London. Love it or hate it, there's no denying that it's a magnet which draws people towards it whether they're tourists, students, jobseekers or immigrants looking for a better way of life.
We are amid the greatest revolution human life has ever known - the liberation of communication - in the hands of the many as well as that dangerous few. Yes of course the danger is there - the danger that what we call news maybe hijacked, distorted, lied about, propogandised. But today I argue that we stand at the dawn of the golden age of what we have come to describe as journalism. The mediation of information by individuals, collectives, groups, whom WE have the very individual powers to choose.
I was recently neknominated by a friend. For those of you who have been living on a desert island (that has no internet access) for the past couple of months, Neknominate is an internet-spread drinking game whereby the nominated drinks a pint of alcohol (often beer) and then passes on the nomination to someone else via social media...
In similar vein, stories of a health dividend from a "divine connection" - often called prayer - are slowly but surely being woven into the growing debate about the importance of life's immeasurables.
Students' unions across London including at UCL, Goldsmiths, Birkbeck, and LSE, have adopted 'no-engagement' policies against Student Rights with more unions expected to pass the motion in coming weeks.
Apart from 2014 being the 700th anniversary of the Battle of Bannockburn, the year Glasgow hosts the Commonwealth Games, and that Scotland plays host to the Ryder Cup, the vote on Scottish independence is also being held 100 years after the outbreak of the First World War.
A joint British-Norwegian citizen was found guilty of killing his friend and cellmate in the Democratic Republic of Congo even though there was expert evidence to suggest he was innocent.
LIGHTNING RETURNS: FINAL FANTASY XIII was released this week and I had the chance to sit down with Yoshinori Kitase and Yuji Abe to once again talk all things Lightning.
When the UK is hosting a two day international summit on the illegal wildlife trade, involving two future kings of our country and world leaders from fifty nations, all invited by the prime minister, why does the Met police have a team of only five people to fight an illegal trade estimated to be worth $19billion a year? Isn't it time we got serious about this crime?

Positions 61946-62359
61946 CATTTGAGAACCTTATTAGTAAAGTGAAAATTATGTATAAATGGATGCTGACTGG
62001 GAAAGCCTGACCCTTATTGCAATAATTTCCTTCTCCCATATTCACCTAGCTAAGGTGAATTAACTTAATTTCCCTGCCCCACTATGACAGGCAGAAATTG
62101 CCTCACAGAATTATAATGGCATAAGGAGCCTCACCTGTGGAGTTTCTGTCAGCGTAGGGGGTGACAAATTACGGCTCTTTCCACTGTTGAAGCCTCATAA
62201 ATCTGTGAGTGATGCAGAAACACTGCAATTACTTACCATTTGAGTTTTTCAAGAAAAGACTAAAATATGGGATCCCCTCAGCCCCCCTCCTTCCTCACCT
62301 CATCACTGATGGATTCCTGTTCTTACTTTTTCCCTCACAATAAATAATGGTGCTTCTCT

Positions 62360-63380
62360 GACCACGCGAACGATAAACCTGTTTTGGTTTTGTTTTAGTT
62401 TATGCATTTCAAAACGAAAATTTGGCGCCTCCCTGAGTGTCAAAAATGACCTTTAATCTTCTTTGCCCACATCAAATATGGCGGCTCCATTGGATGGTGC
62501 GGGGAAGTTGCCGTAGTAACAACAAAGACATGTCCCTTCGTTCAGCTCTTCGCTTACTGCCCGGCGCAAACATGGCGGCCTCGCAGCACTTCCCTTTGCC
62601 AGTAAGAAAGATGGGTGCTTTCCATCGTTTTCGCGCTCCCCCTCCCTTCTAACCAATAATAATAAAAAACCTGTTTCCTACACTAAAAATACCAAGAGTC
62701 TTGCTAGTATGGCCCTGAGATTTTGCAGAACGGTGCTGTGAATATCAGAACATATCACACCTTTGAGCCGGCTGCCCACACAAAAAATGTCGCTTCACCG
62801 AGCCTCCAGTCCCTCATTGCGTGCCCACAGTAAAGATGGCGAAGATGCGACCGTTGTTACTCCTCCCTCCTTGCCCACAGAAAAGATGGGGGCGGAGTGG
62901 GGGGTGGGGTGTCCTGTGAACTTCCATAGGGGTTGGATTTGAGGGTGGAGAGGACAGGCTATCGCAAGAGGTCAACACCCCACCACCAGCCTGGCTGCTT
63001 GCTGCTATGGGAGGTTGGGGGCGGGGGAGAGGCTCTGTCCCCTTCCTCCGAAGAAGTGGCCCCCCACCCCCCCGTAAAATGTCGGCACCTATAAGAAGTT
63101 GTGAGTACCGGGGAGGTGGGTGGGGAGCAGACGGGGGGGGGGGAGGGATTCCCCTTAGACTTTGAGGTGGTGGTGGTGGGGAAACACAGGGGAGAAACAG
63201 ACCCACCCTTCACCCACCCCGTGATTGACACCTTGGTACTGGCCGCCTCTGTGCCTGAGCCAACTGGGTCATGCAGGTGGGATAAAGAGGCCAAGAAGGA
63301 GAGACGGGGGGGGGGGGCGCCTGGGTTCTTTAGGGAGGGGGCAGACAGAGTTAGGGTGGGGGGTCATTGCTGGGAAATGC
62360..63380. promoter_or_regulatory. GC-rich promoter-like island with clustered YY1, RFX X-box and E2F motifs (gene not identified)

The trade and policing measures agreed today do not fit the nature and scale of the challenge. Many of Africa's most precious species will soon face extinction unless we tackle this problem at its roots, and keep the door to rainforest destruction closed.
The news that a baby giraffe at Copenhagen Zoo has been shot dead has provoked a storm of worldwide protest. Wildlife enthusiasts are described as 'saddened', animal rights campaigners are furious and petitions are flying around social media demanding the zoo's closure. But not me.
What if we told you that the wild African Elephant, a species so iconic to us all, might be extinct by 2025 and that one elephant is killed every 15 minutes for its tusks? Sadly, that's the bleak reality facing the species and its set to continue unless action is taken against the trade in ivory.
On Tuesday, 4 February, London life as we knew it came to a 'special service' halt. For two days, disgruntled Londoners made their way to work above surface, furiously tapping tube lines into Twitter in a bid to come out triumphant in their quest for underground solace.
If the calculations show that a job is obsolete, let's do something about it. Yes we need jobs. We need people doing work that is relevant, useful and advantageous to the economy. But not just any jobs, not jobs for the sake of having jobs, or because Bob Crow, with his ideological blinkers and fat pay check says so. We need real jobs, not artificial ones.
We'd all like to see the NHS take action and positively tackle the problems that exist within the organisation. Ideally, if there's an issue that was causing concern, it'd be raised, examined and appropriately addressed.
The marginalisation that occurs due to this amplified culture plays on the mind of men. Even if they're usually confident individuals, this subculture will cause them to deliberate over their own identity, to question their own masculinity. The fact that these lads parade as a group and promote themselves as 'real men' gives a reason for young men to think they aren't men at all.